The health insurance company Wellpoint announced it will cover lung CT scans for certain current and former heavy smokers, after a government-funded study found that the screening test was associated with a 20 percent decrease in lung cancer deaths.
Wellpoint, which covers 34 million Americans, says it will cover beneficiaries who have smoked at least a pack a day for 30 years, and are between the ages of 55 and 74, among other traits, The Wall Street Journal reports. The company based its decision on the results of the National Lung Screening Trial.
“This was the first time a really well-done study showed you could save lives by screening with this technique,” John Whitney, a WellPoint medical director, told the newspaper. He added the company thinks “the evidence only supports screening for the population they studied and showed a benefit in.” He noted the downsides to CT scanning for lung cancer include exposing patients to radiation, as well as the risk of false positives.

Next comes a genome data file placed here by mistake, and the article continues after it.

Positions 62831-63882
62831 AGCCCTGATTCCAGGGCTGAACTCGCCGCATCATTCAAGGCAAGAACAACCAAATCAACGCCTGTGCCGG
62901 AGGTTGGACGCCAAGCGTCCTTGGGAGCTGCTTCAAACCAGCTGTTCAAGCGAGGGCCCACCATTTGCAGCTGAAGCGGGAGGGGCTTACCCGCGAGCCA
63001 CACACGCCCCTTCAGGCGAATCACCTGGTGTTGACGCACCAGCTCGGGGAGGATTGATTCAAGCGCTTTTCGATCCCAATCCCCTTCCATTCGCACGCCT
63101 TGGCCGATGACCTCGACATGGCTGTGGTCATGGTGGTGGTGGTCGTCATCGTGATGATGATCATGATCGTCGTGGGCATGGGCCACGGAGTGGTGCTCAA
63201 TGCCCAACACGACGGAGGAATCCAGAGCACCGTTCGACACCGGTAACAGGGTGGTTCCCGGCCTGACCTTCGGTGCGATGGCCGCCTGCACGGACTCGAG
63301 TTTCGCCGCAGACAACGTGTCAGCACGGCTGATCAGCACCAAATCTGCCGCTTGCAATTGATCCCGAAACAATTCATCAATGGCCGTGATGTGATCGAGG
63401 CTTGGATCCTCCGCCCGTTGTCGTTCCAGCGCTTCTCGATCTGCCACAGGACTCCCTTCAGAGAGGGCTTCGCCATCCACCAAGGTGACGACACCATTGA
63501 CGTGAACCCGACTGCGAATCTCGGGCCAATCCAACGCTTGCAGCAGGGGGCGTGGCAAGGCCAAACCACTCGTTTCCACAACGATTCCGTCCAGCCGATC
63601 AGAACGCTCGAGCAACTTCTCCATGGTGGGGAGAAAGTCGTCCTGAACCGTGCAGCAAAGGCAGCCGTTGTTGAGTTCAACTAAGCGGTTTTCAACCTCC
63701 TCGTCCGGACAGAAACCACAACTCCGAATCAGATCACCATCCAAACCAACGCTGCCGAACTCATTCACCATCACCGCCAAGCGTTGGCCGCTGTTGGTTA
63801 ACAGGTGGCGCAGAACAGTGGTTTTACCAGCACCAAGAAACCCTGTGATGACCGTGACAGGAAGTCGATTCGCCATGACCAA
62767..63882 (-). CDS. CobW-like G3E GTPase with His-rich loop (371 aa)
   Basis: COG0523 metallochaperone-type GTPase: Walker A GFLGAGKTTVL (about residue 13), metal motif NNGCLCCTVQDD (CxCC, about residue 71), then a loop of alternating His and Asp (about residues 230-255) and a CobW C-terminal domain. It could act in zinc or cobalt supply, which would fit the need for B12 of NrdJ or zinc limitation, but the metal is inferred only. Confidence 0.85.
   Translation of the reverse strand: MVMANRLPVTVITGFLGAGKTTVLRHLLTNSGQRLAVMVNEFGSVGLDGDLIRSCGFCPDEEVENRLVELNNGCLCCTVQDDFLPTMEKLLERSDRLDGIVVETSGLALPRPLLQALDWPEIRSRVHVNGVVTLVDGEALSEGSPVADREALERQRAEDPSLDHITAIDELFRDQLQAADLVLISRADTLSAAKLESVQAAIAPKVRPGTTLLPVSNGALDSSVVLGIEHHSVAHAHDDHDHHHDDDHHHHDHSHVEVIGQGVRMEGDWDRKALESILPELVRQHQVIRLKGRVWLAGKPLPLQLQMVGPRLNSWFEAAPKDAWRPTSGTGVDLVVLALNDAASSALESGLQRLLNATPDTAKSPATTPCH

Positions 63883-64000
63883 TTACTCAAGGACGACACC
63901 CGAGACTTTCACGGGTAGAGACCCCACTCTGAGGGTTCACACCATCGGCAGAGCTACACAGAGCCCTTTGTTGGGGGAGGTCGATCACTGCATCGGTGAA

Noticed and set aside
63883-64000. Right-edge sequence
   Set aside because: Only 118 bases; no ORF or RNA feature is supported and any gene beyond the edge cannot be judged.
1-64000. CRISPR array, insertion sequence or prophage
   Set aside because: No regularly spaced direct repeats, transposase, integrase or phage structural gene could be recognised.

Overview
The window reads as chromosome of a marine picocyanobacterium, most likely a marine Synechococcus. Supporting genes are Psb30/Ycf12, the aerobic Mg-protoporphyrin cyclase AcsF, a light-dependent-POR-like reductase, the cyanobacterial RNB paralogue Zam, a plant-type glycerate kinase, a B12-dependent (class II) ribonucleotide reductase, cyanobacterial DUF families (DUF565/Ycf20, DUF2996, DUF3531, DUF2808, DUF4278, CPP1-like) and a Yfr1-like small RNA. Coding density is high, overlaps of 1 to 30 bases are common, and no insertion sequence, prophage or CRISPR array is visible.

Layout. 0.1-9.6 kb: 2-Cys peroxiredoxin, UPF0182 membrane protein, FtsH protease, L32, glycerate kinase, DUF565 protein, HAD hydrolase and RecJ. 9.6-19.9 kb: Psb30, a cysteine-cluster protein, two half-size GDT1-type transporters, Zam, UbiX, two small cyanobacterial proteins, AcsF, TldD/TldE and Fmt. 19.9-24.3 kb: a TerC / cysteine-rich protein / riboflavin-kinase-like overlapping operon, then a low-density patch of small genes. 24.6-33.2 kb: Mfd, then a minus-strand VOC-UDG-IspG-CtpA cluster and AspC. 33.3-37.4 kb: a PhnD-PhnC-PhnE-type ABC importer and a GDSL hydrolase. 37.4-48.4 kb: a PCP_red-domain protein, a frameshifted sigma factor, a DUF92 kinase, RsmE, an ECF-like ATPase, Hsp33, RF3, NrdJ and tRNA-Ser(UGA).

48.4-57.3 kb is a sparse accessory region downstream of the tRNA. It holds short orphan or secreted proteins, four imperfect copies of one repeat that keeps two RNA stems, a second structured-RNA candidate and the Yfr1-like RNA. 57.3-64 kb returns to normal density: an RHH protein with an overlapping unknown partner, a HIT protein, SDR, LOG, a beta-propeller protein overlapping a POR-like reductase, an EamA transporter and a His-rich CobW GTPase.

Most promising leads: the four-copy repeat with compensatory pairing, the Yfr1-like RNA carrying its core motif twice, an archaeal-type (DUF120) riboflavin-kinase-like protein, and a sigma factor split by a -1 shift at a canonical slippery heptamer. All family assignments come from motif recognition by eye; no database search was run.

WellPoint says it will cover yearly scans for three years, the article notes. Whitney said the policy is likely to evolve as more evidence about CT scanning for lung cancer becomes available.
Currently, other major insurers including Cigna, Aetna, and UnitedHealth Group are not covering CT scans for lung cancer detection, the newspaper notes.
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